Tuesday Headlines

Europe Needs A Collective Security Strategy
Joschka Fischer, Germany’s Foreign Minister and Vice Chancellor from 1998-2005, cautions that modern Europe will bear the consequences if a strategic response to security threats is not devised.

“Europeans are living in a neighborhood that has become increasingly uncertain – a development that calls for the sort of strategic responses that no single European state can provide by itself. Further deepening of EU integration and reinvigoration of the common foreign and security policy dialogue are thus the order of the day.

“Unfortunately, a century after modern power politics unleashed a war that killed more than ten million of their forebears, many EU Europeans remain reluctant to prepare for the gathering storm,” he writes.

Noah Smith argues that the really big problems facing society are not the physical ones, but problems dealing with quality of life and the answer to those problems could be in Silicon Valley.

“I believe that the advent of social technology is a huge step toward solving the really big, really tough problems of humanity. The ability to connect with old friends and meet romantic partners late in life isn’t as spectacular as the ability to fly to Mars, but if you think about it, Mars is just a ball of rock and ice.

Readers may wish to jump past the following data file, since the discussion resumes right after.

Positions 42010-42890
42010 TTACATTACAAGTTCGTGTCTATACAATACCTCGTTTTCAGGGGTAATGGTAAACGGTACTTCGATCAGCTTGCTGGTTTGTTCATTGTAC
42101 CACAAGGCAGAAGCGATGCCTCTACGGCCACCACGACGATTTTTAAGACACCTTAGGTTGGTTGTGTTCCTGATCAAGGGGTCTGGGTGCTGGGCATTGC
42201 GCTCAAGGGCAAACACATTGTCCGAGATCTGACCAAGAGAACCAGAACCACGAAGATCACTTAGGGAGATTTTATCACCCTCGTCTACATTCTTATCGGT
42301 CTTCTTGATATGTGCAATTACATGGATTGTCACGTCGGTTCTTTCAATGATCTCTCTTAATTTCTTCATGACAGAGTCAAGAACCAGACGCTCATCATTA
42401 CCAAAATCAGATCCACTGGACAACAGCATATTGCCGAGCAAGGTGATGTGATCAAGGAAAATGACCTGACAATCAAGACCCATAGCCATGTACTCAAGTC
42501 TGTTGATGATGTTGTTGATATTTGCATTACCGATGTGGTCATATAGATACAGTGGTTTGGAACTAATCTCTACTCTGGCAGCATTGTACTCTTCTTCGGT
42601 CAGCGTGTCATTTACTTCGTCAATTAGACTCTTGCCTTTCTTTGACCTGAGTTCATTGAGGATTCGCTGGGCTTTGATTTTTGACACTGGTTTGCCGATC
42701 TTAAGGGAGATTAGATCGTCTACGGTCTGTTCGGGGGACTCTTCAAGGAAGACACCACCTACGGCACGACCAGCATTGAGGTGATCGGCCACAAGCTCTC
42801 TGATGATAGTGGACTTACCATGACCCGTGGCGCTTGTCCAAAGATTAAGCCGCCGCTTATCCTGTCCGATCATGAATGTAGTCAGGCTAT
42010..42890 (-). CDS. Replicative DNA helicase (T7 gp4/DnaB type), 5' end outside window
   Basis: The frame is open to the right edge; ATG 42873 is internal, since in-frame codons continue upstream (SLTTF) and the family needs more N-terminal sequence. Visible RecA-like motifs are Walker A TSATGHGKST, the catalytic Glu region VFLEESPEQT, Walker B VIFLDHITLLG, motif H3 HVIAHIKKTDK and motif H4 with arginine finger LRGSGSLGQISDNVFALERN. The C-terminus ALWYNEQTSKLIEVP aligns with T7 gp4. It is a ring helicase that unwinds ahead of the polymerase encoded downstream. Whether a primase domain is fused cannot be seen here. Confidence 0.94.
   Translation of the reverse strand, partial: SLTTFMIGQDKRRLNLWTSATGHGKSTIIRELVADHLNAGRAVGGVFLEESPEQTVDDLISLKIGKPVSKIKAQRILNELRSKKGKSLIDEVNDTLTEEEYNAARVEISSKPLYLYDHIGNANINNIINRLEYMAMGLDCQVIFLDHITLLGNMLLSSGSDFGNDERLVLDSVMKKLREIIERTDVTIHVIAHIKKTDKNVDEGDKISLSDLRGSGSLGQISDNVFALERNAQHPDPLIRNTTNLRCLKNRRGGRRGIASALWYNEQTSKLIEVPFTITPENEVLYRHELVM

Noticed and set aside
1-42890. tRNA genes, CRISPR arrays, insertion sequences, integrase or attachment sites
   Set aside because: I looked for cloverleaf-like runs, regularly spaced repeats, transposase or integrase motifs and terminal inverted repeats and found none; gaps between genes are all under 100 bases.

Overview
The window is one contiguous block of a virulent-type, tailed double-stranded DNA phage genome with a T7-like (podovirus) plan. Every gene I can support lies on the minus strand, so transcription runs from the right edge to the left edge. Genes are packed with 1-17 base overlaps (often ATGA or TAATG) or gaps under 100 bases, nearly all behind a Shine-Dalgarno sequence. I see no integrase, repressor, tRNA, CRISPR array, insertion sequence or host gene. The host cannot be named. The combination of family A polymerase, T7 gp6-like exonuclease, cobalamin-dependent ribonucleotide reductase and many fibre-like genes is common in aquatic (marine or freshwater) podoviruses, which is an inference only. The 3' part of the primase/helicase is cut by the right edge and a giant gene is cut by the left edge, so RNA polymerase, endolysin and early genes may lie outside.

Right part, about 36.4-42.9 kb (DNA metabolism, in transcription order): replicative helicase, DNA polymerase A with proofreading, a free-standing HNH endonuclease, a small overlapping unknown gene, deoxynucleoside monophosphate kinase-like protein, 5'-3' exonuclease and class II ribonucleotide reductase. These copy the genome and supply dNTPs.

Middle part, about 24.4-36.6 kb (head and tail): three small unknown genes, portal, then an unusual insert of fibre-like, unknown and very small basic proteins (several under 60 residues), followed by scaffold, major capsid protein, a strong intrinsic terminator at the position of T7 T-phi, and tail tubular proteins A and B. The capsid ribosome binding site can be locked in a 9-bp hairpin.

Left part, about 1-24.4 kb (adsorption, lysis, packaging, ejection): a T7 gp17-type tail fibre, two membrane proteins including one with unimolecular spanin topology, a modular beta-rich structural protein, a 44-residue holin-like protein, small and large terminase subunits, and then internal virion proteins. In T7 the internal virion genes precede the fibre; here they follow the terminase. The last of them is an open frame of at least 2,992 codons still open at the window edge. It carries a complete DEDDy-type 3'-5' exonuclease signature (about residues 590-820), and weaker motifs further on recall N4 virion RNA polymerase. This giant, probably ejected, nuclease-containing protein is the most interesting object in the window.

Odds Are In Africa’s Favor
Michael Gerson, a former Bush administration official who has traveled to Africa extensively, writes in The Washington Post that Africa is much more than a brand, that is more than poverty and disease.

It is, he notes, a diverse continent that includes both Ebola hot zones and six of the top 10 fastest growing economies in the world. And while there are war-ravaged nations, such as Congo, the Central African Republic and South Sudan, there are nations striving to become democracies – Ghana, Senegal and Namibia among them.

“It will remain necessary, in the near to medium term, for the United States, Europe and other donor countries to supply for institutional deficiencies and limited resources in parts of Africa while encouraging the creation of institutional capability,” Gerson says.

Australia Unveils New And Aggressive Anti-Terror Laws
Australian Prime Minister Tony Abbott has proposed several counter-terrorism measures that include stronger powers for authorities to detain and question jihadists who engaged in fighting overseas and more controversial data retention methods.

“If we have militarised and radicalised people coming back to our country, it’s very important that we have the measures in place to keep our community safe,” said Abbott in defending the new policies in an interview with The Australian .

Abbott estimates that there were as many as 150 Australians who had joined the fighting in Iraq and Syria who may now face having their passports revoked.

Recent Posts
Contact Us

Drop us a note and we will get in touch soon!

Not readable? Change text. captcha txt

Start typing and press Enter to search